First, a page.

"67 R. C. Q. In your answers to 47 and 48 R. D. Q.'s, do you intend to draw a distinctionlletween pepsin made by a process which aims at separating a portion of the peptone and the pepsin of the Jensen patent? A.Well, I think a distinction should be made, inasmuch as the two kinds of pepsin would differ, considerably in their physical, as well as chemical, chamcteristics. 68 R. C.' Q. Then: 'you would consider a pepsin made by a process which partially separated the peptone as a different pepsin from that described and claimed in the Jensen patent? A. I w()uld."
Now,underthe proofs, it is not to be doubted that by the process followed· in the manufacture of the defendant's pepsin the peptone, is pali'titally eliminated. According to analyses made by Prof. Chittenden, the defendant's expert, the percentage of ash and water together in the Jensen pepsin amounts to 19.22 against only 8.09 in the defendant's pepsin, showing a difference in favor of the latter of over 10 per cent. in these two inactive substances; and, comparing peptone with peptone, the defendant's pepsin contains 5.9 per cent. less peptone than Jensen's, so that the defendant's pepsin has 16.22 per cent. less inactive matter than the Jensen pepsin. But this' is not all. Calculated on an ash-free and a water·free basis, whieh is the true method of comparison, the difference in peptone is 14.26 per cent., this being the reduction of peptone in the defendant's pepsin as the effect of dialysis. In digestive power, which is the te&t of thel'apeutic value, the difference in favor of the defendant's pepsin is remarkable, Jensen's pepsin being only a little more than one-third as strong as the defendant's. In view of these facts, Prof. Chittenden's opinion is that de two forms of pepsin are decidedly different. The attention of Prof. Stebbins, upon his cross·examination, was called to the relative strength of the two preparations, and his answers (which follow) are very significant:
"83 C. Q. How, then, do you account for the fact that you found the defendant's pepsin much stronger than the Jensen pepsin? A. I can't account for it, unless it is owing to some special mode of preparation." "29. O. Q., (in rebuttal.) The ferment pepsin in both Jensen's and defendant's preparations of pepsin being the same, Is it not certain that there must be some great differ· ence between these preparations to account for their great difference in digestive power? A. Unquestionably there is some great difference, other than the, differences already mentioned, namely, the quantities of ash, moisture, and peptone; but what this difference is, I am unable to say."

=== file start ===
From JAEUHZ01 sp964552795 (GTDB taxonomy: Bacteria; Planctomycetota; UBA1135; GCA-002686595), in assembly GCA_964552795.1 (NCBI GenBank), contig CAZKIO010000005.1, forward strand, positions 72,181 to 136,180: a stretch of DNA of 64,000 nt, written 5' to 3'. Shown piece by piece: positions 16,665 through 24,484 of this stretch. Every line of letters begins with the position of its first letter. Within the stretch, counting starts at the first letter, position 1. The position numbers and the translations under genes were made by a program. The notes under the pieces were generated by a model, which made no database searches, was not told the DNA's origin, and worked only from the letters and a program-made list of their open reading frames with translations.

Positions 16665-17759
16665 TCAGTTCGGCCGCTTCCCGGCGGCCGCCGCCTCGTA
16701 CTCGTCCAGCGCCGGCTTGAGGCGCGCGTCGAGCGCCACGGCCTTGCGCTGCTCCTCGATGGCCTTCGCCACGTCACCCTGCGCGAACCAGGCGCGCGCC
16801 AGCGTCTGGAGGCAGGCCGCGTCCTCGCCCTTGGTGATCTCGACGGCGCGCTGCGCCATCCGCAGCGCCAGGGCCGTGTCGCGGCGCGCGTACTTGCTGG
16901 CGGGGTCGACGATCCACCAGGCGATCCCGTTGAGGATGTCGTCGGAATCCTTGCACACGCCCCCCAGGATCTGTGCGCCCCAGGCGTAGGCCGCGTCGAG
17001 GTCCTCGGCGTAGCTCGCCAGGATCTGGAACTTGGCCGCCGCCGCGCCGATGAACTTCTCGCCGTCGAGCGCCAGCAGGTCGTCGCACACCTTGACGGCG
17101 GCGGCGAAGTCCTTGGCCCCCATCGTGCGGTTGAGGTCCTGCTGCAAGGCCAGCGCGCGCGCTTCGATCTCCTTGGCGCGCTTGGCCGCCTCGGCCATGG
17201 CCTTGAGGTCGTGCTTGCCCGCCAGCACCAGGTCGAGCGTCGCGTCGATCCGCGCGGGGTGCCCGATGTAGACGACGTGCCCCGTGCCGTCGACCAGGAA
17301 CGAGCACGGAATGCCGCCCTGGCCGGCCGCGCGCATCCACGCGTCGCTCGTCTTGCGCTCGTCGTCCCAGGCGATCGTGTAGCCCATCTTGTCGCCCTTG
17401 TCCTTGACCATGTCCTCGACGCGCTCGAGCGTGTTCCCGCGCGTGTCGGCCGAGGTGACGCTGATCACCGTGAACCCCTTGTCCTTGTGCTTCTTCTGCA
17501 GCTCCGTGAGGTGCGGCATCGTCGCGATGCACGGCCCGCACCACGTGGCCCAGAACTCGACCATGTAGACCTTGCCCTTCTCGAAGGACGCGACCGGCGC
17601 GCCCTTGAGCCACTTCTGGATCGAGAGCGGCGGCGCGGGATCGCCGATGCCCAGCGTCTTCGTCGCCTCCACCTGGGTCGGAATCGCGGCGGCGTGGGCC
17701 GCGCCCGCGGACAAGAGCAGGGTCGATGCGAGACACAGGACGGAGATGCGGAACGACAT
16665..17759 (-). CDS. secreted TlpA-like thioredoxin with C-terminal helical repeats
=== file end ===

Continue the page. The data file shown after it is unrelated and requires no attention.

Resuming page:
"48 C. Q., (in rebuttal.) Does not the therapeutic value of a preparation of pepsin depend upon its digestive power? A. It does. 49 C. Q. And does not the enormous difference in digestive power between the Jensen pepsin and the defendant's pepsin IJ}ark a great advance in this art? A. It cartainlymarks an advance; yes."
The inability of this witness to explain to his own satisfaction the striking difference in strength between the two preparations, which undeniably exists, is the ress surprising when it is remembered, as he himself states elsewhere in his testimony, that pepsin is a very obscure thing, not fully understood by scientific men, and has never been isolated in an absolute state of chemical purity. Another quotation from Prof. Stebbins' testimony is here pertinent:
BUNDY MANUF'G CO. V. COLUMBIAN TIMJj;-RECORDER CO.
Now, in dealing with the question of infringement here involved, it is to be borne in mind that in the preparation of pepsin as an article of pharmacy Jensen was by no means a pioneer. Its extraction from the stomachs of animals by mincing the mucous membranes and producing artificial digestion thereof under the action of diluted acid and heat, was old and well known, as appears from Foster's Physiology, published in 1877, and as, indeed, may be inferred from the recital in Jensen's own patent. Neither was Jensen the first to prepare the article in the form of scales produced by evaporation to dryness of the peptic solution. The evidence fully justifies the conclusion that Jensen's patented process will not make the defendant's pepsin. This is shown by Prof. Chittenden's experiments, to which he testifies. I discover nothing in the proofs to discredit his tests. Then, again, the Jensen patent itself fixes the digestive power of the product at 1 to 700 only. Here, too, the testimony of the plaintiff's witness William H. Ball is important. He has been in the plaintiff's service since the middle of the year 1890, and fully understands the process it employs. He says that when he first became connected with the plaintiff oompany the digestive power of the pepsin then made by it was 1 to 600, but that at the time he testified (February, 1892,) the digestive power of the pepsin the plaintiff was then producing was 1 to 1,800. He was asked to describe the process by which the plaintiff then manufactured its pepsin, but declined to do so. The inference is irresistible that Jensen's patented process will not produce a pepsin having the digestive power of that sold by the defendant, and that the plaintiff is employing other and secret means to secure such result. Taking the proofs as a whole, it is clear to me that they fail to make out the charge of infringement; and therefore, without passing npon the other defenses, the bill of complaint will be dismissed. Let a decree be drawn dismissing the bill, with costs.
BUNDY MANUF'G CO. v. COLUMBIAN TIME-RECORDER CO.
(Circuit Court, S. D. New York.
January 4, 1894.)
The Bundy patent, No. 482,293, for a workmen's time recorder, in which the impression platen is operated by a check in the hands of the workman, is not infringed by a machine in which the platen is op.trated by clockwork previously wound up.
In Equity. Suit by the Bundy Manufacturing Company against the Columbian Time-Recorder Company for infringement of a patent. Bill dismissed. C. W. Smith, for orator. Alen D. Kenyon, for defendant. WHEELER, DiS'l:rict Jndge. This suit is brought for alleged infringement of letters patent No. 482,293, dated September 3, 1892, and granted to the orator, as assignee of William L.Bundy, for a